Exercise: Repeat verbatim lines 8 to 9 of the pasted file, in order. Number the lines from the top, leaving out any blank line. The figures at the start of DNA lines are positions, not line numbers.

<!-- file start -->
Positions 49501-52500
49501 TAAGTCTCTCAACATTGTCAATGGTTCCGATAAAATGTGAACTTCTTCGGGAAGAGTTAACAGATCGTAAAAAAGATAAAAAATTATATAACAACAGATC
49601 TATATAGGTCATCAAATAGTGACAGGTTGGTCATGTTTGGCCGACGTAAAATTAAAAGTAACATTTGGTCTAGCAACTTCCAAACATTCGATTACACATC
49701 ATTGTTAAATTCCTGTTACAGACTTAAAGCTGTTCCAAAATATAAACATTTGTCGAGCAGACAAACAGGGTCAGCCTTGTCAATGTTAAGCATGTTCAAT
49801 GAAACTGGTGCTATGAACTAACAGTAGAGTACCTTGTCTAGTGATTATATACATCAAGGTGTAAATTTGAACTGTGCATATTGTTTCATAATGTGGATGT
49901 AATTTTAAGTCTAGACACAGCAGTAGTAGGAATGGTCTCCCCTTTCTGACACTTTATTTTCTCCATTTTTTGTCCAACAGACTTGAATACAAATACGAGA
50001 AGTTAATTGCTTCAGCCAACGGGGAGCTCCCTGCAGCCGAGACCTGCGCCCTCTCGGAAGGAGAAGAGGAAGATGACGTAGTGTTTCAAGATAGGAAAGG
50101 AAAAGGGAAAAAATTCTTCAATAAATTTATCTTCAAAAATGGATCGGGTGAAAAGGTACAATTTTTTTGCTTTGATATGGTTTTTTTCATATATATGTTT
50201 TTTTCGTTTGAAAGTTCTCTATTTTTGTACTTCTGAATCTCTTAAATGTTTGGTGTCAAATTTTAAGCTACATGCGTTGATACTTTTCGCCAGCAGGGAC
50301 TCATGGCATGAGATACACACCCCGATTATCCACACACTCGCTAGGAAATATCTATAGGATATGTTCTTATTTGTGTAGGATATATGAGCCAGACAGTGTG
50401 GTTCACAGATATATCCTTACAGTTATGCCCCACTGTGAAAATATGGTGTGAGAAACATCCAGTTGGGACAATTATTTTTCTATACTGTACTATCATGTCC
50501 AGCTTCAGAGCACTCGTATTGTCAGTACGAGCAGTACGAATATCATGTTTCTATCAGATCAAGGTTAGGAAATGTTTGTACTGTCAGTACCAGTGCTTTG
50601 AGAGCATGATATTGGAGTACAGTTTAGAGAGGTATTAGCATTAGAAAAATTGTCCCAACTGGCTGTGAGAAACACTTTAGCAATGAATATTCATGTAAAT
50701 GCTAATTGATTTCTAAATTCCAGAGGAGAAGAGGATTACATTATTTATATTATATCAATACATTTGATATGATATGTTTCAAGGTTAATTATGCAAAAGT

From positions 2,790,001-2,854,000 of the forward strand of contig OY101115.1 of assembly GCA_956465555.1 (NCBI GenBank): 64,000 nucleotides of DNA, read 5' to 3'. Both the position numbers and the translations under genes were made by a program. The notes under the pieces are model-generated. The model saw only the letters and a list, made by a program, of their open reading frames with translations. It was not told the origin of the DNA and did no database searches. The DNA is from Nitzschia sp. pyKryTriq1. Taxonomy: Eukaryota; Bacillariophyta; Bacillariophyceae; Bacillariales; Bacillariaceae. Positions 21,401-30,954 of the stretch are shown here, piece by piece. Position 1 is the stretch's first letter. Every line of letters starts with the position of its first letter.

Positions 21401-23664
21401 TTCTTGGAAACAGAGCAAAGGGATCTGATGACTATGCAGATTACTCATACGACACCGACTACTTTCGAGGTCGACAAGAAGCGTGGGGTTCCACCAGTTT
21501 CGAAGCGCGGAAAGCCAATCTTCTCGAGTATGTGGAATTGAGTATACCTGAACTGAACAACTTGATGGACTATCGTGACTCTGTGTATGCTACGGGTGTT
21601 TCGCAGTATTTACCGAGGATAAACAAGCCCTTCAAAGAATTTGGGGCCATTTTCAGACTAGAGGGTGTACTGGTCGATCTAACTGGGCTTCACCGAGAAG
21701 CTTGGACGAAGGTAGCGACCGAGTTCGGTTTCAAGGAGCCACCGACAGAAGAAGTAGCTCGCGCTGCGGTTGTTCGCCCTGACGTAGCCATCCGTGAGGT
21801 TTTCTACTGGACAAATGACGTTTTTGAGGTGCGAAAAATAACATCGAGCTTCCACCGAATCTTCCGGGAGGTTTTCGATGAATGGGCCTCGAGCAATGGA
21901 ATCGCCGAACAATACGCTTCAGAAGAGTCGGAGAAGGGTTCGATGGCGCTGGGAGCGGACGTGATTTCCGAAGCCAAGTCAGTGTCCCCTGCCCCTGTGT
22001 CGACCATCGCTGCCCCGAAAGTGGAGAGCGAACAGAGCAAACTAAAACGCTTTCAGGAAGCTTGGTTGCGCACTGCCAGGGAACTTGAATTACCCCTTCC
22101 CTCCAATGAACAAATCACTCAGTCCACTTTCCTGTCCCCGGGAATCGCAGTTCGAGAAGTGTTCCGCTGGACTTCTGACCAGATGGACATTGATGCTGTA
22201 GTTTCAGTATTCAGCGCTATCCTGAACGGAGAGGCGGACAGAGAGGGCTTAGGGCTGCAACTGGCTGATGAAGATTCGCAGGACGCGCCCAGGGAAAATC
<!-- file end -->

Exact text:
50101 AAAAGGGAAAAAATTCTTCAATAAATTTATCTTCAAAAATGGATCGGGTGAAAAGGTACAATTTTTTTGCTTTGATATGGTTTTTTTCATATATATGTTT
50201 TTTTCGTTTGAAAGTTCTCTATTTTTGTACTTCTGAATCTCTTAAATGTTTGGTGTCAAATTTTAAGCTACATGCGTTGATACTTTTCGCCAGCAGGGAC